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Kyle Busch causes serious autobody work for teams, including his own

CHARLOTTE, NORTH CAROLINA – MAY 23: Kyle Busch, driver of the #18 M&M’s Red White & Blue Toyota, watches on during qualifying for the Monster Energy NASCAR Cup Series Open Race Coca-Cola 600 at Charlotte Motor Speedway on May 23, 2019 in Charlotte, North Carolina. (Photo by Streeter Lecka/Getty Images)

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There is no denying that Kyle Busch is one of the best drivers to come out of Nascar, with his #1 ranking in the Monster Energy NASCAR Cup Series. He is a stickler on technique and a formidable opponent on the track, but it’s also those qualities that seem to get him into trouble with his opponents. Slightly aggressive and not impervious to taking his opponents out on the track to save his ranking, Kyle Busch is a hot target for competitors. While his style may not leave his opponents enamored, organizers of the Monster Energy NASCAR Cup Series felt differently and recently awarded the controversial driver the ESPY award in the category “Best Driver.” 

Average Cost To Run A NASCAR Team 

It’s been some time since teams were upfront money when it comes to NASCAR and this information is only unearthed nowadays by fortunate misfortune. ESPN discovered the BK Racing financials when they threw in the towel and for those hoping to start a team on the lower tiers, around $20 million will barely get them by. The team revealed in their financial statements that they were running losses of millions of dollars. For a team to have a car on the track, a driver such as Busch could place a serious spanner in their racing journey as he doesn’t flinch to nick his opponent to cause them to spin out. Busch isn’t the only driver to use this aggressive behavior to get ahead on the track, which means that even if Busch doesn’t have you in sight, someone else just might.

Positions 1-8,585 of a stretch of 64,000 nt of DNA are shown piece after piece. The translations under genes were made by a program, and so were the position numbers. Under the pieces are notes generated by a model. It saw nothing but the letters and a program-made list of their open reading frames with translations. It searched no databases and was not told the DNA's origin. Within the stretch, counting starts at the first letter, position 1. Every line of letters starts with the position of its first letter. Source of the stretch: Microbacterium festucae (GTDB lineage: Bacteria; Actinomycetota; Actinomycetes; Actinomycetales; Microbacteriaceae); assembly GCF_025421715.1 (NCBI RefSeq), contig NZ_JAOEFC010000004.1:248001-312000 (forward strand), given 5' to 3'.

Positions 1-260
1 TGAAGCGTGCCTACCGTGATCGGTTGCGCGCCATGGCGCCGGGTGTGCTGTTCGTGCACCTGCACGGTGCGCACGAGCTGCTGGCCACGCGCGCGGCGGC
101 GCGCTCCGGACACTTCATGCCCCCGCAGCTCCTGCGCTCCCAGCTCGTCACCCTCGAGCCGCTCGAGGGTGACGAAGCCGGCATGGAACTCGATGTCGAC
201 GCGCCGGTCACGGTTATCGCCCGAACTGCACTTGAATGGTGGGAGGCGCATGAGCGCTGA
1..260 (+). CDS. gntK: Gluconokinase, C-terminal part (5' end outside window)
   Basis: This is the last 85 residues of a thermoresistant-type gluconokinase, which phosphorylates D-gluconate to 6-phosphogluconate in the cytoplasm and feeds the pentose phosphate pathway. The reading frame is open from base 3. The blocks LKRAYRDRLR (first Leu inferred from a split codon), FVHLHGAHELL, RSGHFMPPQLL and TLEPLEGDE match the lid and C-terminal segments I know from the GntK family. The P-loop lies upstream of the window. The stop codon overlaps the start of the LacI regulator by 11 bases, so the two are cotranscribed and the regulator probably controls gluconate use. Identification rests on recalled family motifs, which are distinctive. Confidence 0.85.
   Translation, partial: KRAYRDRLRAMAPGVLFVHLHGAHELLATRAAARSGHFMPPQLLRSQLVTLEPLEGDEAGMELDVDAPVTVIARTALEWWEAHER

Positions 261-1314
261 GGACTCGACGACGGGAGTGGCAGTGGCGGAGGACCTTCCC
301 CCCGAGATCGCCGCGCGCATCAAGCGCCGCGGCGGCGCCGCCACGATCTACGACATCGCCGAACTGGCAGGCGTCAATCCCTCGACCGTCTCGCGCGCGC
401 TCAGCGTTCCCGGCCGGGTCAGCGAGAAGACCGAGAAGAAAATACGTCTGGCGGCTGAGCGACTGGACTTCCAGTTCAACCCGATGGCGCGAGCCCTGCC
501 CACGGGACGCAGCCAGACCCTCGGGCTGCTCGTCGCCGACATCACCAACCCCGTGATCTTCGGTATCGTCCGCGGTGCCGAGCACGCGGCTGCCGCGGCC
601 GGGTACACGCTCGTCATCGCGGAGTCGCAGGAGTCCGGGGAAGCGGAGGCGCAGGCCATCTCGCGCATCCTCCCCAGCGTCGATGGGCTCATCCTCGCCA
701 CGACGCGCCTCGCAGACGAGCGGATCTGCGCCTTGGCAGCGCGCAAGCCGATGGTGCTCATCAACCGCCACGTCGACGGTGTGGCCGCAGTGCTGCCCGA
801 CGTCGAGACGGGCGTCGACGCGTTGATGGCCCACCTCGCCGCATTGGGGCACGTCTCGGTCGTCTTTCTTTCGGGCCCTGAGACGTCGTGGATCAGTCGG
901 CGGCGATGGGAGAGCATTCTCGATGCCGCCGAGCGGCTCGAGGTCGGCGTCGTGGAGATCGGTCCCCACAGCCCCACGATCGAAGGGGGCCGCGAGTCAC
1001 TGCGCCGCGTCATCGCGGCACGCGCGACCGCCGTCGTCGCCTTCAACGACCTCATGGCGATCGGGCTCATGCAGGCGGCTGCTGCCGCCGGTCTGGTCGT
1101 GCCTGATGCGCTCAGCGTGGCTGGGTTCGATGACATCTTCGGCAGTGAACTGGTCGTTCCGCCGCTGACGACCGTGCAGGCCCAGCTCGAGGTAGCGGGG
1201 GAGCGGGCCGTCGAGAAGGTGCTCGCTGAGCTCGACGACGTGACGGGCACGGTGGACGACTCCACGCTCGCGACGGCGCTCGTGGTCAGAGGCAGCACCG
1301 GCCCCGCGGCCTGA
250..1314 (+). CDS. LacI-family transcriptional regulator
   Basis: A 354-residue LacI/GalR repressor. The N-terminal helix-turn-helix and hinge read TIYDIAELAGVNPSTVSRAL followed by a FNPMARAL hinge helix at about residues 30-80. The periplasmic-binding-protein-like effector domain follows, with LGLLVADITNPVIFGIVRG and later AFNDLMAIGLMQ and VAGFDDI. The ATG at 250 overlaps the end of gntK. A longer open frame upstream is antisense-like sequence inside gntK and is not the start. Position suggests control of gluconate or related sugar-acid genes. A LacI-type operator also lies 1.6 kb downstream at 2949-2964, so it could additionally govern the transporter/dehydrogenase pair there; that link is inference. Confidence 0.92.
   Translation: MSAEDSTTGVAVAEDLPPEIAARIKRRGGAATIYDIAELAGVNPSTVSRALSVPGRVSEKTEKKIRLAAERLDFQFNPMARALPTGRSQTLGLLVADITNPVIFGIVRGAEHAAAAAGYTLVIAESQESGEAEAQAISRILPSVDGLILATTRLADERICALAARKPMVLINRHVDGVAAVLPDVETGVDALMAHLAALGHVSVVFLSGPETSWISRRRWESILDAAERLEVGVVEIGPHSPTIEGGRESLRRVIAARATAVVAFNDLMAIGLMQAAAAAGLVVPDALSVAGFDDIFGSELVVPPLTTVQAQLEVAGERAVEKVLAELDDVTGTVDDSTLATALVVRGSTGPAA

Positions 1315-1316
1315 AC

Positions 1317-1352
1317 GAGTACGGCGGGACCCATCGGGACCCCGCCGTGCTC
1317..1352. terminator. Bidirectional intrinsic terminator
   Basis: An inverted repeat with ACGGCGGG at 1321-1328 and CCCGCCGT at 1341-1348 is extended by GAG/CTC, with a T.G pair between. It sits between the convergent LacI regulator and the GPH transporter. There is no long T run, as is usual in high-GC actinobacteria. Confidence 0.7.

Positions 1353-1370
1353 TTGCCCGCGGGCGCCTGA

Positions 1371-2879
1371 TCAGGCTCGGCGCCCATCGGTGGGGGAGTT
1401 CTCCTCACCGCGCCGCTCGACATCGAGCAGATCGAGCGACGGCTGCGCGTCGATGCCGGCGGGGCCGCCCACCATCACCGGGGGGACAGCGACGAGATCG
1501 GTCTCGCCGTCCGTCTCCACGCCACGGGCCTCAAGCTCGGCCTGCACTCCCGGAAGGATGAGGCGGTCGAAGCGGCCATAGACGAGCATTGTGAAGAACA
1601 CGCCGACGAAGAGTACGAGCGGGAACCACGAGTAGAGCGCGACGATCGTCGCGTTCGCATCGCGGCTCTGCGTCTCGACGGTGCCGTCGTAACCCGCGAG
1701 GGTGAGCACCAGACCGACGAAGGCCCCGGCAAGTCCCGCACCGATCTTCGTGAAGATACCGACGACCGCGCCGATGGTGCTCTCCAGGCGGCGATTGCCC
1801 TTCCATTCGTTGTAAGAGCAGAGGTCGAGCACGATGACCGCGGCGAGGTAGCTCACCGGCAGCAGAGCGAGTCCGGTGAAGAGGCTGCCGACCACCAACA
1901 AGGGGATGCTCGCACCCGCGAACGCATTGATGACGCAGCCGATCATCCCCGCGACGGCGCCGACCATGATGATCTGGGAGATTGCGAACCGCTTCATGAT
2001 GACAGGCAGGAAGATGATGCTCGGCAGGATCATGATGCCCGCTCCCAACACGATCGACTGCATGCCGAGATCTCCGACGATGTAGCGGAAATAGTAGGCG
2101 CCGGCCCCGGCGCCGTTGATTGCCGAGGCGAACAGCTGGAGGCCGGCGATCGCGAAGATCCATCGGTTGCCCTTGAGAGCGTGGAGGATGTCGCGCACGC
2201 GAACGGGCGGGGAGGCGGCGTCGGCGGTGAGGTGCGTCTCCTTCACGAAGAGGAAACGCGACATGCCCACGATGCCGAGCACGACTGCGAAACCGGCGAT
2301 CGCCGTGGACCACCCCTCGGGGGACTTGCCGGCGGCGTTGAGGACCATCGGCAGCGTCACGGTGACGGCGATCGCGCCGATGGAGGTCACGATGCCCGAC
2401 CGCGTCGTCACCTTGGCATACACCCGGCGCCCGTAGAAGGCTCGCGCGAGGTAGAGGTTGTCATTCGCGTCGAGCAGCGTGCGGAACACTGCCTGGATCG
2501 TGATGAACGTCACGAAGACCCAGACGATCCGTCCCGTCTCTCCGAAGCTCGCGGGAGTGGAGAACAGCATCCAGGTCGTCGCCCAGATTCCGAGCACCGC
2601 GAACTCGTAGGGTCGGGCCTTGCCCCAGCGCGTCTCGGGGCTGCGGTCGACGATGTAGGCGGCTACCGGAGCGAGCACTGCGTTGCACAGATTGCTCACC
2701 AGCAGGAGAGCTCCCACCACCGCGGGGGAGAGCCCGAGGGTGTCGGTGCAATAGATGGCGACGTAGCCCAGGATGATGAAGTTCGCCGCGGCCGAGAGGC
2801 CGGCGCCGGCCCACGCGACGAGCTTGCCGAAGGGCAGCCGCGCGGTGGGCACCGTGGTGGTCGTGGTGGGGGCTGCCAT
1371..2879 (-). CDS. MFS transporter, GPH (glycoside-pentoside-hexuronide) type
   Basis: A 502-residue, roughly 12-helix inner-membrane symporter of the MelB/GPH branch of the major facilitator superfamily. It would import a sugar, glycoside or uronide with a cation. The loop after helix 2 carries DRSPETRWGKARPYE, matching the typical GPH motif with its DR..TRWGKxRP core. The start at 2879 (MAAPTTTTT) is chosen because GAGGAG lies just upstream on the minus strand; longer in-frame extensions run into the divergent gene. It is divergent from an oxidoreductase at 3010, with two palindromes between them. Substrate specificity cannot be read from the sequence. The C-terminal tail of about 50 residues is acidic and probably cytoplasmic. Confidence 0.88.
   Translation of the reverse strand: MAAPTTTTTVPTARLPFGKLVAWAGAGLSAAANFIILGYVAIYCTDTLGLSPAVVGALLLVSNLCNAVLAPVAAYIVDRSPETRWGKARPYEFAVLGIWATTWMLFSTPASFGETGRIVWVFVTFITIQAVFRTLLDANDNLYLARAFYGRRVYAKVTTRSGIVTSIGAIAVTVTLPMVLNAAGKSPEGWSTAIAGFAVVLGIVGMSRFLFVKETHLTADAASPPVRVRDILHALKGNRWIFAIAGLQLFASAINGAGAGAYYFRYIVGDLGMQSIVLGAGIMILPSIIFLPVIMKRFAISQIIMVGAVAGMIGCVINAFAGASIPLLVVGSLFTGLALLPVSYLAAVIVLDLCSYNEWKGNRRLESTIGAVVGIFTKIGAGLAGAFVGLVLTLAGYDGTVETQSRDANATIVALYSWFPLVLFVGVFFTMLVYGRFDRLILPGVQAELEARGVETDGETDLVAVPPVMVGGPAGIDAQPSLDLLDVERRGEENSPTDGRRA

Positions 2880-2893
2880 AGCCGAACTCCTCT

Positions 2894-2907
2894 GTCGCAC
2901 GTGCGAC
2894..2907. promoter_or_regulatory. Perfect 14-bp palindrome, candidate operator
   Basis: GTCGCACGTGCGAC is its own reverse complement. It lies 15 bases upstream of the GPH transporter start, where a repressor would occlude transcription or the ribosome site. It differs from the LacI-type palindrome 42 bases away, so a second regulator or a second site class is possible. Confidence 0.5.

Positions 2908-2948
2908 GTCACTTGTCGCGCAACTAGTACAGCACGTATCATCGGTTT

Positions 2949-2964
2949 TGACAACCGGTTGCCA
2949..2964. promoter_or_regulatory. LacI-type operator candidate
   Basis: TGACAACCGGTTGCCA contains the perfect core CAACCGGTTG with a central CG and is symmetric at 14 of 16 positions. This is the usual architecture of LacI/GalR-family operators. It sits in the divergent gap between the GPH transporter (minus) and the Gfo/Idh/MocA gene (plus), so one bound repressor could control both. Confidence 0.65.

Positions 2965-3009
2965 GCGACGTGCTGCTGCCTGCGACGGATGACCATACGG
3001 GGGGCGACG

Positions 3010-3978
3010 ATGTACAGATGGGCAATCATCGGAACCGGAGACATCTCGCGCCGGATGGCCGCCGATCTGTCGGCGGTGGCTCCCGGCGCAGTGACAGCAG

How Much a NASCAR Car Will Cost You

There are a number of things that can run up the costs of a car, from the tires through to the body and engine. Even the interior needs substantial work in order to be safe for the driver. There are two categories of NASCAR cars to consider when trying to tally up all these costs. The first is the normal NASCAR car that is used pre-tour. These cost around $300,000 and accidents cost on average $10,000 to repair. The second is the Sprint Cup car that costs substantially more, as there are more modifications and enhancements that need to be done to the car. This bill is estimated at around $3 million and accidents average around $100,000 to $300,000. Reviews of AutomotiveTouchUp.com reveal that color matching and touchups can be done to get that fresh look by the next race date.  

Accounting For Driver Error 

While every nick and bump places a dent in the other team’s budget, Busch’s own team also has to do their own set of repairs after race day. While he brings a lot to the table in terms of viewerships and sponsorships, he does take home a salary that averages around $13.1 million per year that includes is race winnings. Even if the team only pays him 10% of that amount, it’s a hefty $1.3 million that they need to cough over to a driver that costs them anywhere between $100,000 to $300,000 per race when he decides to nick an opponent. For smaller teams, there are  a range of automotive touch-up products that allow them to still look great on race day, however, bigger teams often carry a heftier tab.  

While there are high costs to Kyle Busch’s driving style, there’s no denying that he keeps race day interesting.

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Posted by on August 6, 2019. Filed under Breaking News,Featured,Monster Energy NASCAR Cup,NASCAR. You can follow any responses to this entry through the RSS 2.0. You can leave a response or trackback to this entry

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